Posts for: October, 2018
When considering procedures to get rid of wrinkles, brown spots, red spots, sagging skin, or loose skin, it is imperative to use the right topical products to protect your investment.
I tell my patients to think of the acronym GRASS to remember what classes of products are best to enhance and maintain whatever else they are doing at the dermatology office. Growth factors, Retinols, Anti-oxidants (like Vitamin C and E), Sunscreen, and Specialty products.
Some of the specialty products include those that help redness, bruising, hyperpigmentation, and skin laxity. We only carry products in our office that the health care providers and/or staff have tried themselves, so we have confidence in their efficacy and safety.
So many of my acne patients have it in their heads that they must moisturize their face daily. Acne is partly caused by overactive oil glands which leads to clogging of pores.
Moisturizing actually traps that oil under the skin, so it can potentially aggravate acne.
Use of moisturizer should be limited to days when the outer layers of skin are getting too dry, or to counteract the over-drying side effect of certain acne medications like benzoyl peroxide or retinoids. And even then, the moisturizer should be used very sparingly.
If the acne meds are causing too much dryness and irritation, then decreasing their use (for instance, once a week instead of daily) will still allow them to work but cause less side effects.
Many patients ask me if sunscreens can cause cancer. My answer is that there is much more evidence that sun exposure causes cancer than that sunscreen causes cancer. Read more at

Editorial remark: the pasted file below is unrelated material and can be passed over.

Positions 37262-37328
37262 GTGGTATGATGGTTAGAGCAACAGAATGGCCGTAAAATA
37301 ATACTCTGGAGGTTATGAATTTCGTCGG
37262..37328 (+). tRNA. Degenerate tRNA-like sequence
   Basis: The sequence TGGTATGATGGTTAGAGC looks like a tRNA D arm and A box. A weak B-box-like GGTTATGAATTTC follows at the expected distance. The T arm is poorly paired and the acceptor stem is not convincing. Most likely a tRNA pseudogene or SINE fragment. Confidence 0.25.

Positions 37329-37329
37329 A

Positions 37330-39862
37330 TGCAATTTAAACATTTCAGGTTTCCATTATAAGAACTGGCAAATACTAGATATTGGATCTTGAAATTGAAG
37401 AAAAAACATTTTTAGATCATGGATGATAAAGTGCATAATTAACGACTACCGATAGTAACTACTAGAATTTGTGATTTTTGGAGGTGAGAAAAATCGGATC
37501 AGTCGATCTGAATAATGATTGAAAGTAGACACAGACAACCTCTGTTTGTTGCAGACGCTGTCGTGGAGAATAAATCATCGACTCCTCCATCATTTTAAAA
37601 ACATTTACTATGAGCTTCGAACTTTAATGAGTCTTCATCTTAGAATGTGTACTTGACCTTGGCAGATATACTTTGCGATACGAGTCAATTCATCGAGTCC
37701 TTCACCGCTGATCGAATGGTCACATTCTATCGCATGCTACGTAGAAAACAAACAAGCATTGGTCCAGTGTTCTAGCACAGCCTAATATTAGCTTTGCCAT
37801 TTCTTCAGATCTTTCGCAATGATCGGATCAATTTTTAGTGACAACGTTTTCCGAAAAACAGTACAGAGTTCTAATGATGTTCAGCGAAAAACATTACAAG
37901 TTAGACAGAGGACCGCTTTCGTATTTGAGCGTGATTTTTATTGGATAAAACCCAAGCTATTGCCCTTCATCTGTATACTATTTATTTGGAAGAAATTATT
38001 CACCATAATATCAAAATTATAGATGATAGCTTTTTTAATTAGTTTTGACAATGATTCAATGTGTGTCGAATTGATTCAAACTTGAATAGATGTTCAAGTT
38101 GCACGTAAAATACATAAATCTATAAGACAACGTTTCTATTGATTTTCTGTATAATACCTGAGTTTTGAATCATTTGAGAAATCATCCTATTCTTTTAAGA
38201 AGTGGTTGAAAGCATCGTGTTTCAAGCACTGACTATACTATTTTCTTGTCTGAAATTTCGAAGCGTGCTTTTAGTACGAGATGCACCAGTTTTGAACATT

In addition, I always use the example of Sweet and Low sugar substitute being declared to cause cancer.
If a study is done on mice and 1000 times as much of a chemical than can possibly be consumed by a person is given to those mice, you can't then conclude that the chemical will cause cancer in humans just because that huge amount of chemical caused cancer in the mice.
The American Academy of Dermatology still recommends sun protection via sunscreen and/or clothing. The higher the SPF the better, and re-apply every 2 hours, as the sunscreen eventually wears off.
Do we really need to go out in the sun in small doses in order to get Vitamin D?
As I live and work in Florida, I always tell my patients that they don't even have to think about it-- they're getting plenty of incidental sun exposure just by living in Florida.
Sun comes through the windshield of your car, through the windows of your house, and you get plenty of exposure just by walking the dog, walking from a parking lot to a building, or going out of the house to get the newspaper or mail.
There is no need to purposely not use sunscreen in order to get more Vitamin D. In this way, you are doing something bad in order to do something good. If you really are Vitamin D deficient, then it is much safer and more efficient to take Vitamin D supplements orally.
Everybody gets freaked out about bugs in the house. If you get bites on you skin and they blow up and look really bad, it is still much more likely they started as mosquito bites that you scratched really hard, rather than spider bites.
Other possibilities of bug bites are mites, midges, "noseeums," chiggers, and bed bugs. All of these are cured the same way-- find the bugs and get rid of them via a professional pest control service.
The only exception to this is the scabies mite, which is essentially the only bug that lives under your skin. This is why scabies has to be treated with a medicated pesticide cream that will kill the mites that are living on you and laying eggs.